Family: Texas woman lied about being missing Bradley sister who disappeared 18 years ago

CHICAGO (WLS) -- The new hope in the case of two Chicago sisters who have been missing for almost two decades was sadly short-lived.

Tionda and Diamond Bradley were last seen near their South Side apartment back in 2001.

According to a Facebook post Saturday from the family of the missing girls, a woman in Texas who claimed to be one of the girls lied.

The Facebook post by the family said:
"With agonizing regret, the search for MISSING DIAMOND AND TIONDA BRADLEY CONTINUES. Unfortunately the information provided on social media from this group of scammer are NOT MISSING DIAMOND AND OR TIONDA BRADLEY. We hope that all will continue to provide any tips as to the whereabouts of Diamond and Tionda Bradley. We thank you the Community, the Law Enforcement Community, the News that covered this heartbreaking HOAX. We further thank the Private Investigator and all tips that were provided to expose those responsible for this CRUEL AND EVIL ACT."

On Friday, the woman said she may have new information about the girls who have been missing for nearly 18 years.

The woman in Texas, who goes by the name LayLay Rodriguez on Facebook, claims she is Tionda.

"She pretty much said she is Tionda, one is supposed to be her, the other supposed to be Diamond," said the girl's great aunt Sheila Bradley.

Tionda was just 10-years-old and Diamond, 4, when they went missing in July 2001 after leaving a note saying they were going to a store in the neighborhood.

RELATED: Bradley sisters now missing 10 years

Age progression photos from the FBI suggest what the two might look like now.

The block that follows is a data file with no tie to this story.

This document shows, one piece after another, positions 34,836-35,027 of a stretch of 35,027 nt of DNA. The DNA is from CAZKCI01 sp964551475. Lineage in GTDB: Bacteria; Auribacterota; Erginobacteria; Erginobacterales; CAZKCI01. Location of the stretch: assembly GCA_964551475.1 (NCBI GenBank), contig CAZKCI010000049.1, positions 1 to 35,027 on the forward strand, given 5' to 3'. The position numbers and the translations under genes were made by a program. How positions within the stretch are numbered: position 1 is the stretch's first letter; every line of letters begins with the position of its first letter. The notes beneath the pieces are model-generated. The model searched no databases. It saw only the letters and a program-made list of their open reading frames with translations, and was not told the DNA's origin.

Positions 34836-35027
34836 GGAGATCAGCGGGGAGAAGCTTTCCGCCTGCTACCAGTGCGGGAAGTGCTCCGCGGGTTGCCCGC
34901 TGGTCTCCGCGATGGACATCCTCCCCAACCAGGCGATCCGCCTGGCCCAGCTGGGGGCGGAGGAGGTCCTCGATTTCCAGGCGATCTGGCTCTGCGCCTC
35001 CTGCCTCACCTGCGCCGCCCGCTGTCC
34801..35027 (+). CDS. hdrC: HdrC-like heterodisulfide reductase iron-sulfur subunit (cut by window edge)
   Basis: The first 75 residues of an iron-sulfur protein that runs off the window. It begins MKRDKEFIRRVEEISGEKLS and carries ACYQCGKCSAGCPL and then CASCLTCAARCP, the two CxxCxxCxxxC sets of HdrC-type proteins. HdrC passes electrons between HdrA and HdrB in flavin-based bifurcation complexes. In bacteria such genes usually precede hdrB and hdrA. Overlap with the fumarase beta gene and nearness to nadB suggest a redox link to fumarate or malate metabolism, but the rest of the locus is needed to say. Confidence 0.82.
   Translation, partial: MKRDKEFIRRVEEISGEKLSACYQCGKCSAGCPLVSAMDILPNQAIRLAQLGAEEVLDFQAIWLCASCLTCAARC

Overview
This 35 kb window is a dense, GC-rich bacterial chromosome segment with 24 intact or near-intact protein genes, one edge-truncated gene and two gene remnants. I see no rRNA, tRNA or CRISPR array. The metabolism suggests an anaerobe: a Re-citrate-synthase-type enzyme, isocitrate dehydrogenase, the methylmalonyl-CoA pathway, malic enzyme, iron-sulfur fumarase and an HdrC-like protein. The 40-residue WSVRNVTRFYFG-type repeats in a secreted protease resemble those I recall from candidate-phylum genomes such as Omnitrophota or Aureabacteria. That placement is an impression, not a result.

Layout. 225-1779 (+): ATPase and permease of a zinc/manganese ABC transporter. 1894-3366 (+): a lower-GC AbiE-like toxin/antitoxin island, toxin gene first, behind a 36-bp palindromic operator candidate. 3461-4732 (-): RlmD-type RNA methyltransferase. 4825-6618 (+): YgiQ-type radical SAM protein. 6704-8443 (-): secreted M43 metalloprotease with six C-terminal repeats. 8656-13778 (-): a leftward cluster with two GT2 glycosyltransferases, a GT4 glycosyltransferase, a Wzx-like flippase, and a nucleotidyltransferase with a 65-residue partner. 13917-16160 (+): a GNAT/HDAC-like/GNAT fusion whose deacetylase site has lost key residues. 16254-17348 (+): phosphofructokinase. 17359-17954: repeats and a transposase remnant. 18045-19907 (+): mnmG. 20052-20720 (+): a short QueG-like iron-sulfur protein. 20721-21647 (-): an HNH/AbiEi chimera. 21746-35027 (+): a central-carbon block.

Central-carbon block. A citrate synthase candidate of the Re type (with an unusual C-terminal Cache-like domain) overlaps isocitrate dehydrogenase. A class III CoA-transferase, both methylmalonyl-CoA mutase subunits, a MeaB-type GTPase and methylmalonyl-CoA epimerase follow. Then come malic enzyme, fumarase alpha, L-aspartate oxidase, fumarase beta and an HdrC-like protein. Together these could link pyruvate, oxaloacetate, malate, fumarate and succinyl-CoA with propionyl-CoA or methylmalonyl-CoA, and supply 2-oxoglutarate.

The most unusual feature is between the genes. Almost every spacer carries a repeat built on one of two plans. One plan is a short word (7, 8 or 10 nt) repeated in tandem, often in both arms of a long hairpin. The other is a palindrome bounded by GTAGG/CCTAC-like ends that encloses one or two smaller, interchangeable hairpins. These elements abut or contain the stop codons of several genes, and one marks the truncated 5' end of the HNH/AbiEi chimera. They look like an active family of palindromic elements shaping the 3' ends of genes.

Age progression photos from the FBI suggest what Tionda and Diamond Bradley might look like now.


While this new information brings hope to the family, some worry this could be a cruel joke. A private investigator who has worked on the case for years said he is not optimistic.

RELATED: Family told Tionda isn't 'mystery girl'

"At this point I'm skeptical. Just last month another case of Timmothy Pitzen led to heartbreak when a man claiming to be Timmothy Pitzen, [who was] missing for eight years turned out to be someone else. The Bradley family is prepared for that possibility but remaining hopeful," said private investigator Pete Foster.

"If it is Tionda and Diamond I just want them to come home," said Shelia, "if it's not, I'm gonna be seeking some legal remedy for putting us through this."

The FBI released a comment Friday evening, saying, "Unfortunately, we cannot comment on the nature of any ongoing investigation."

Earlier this week the FBI tweeted there remains a $10,000 reward for information in the case of the missing Bradley sisters. The Texas woman claims to be in contact with authorities and is willing to take a DNA test.
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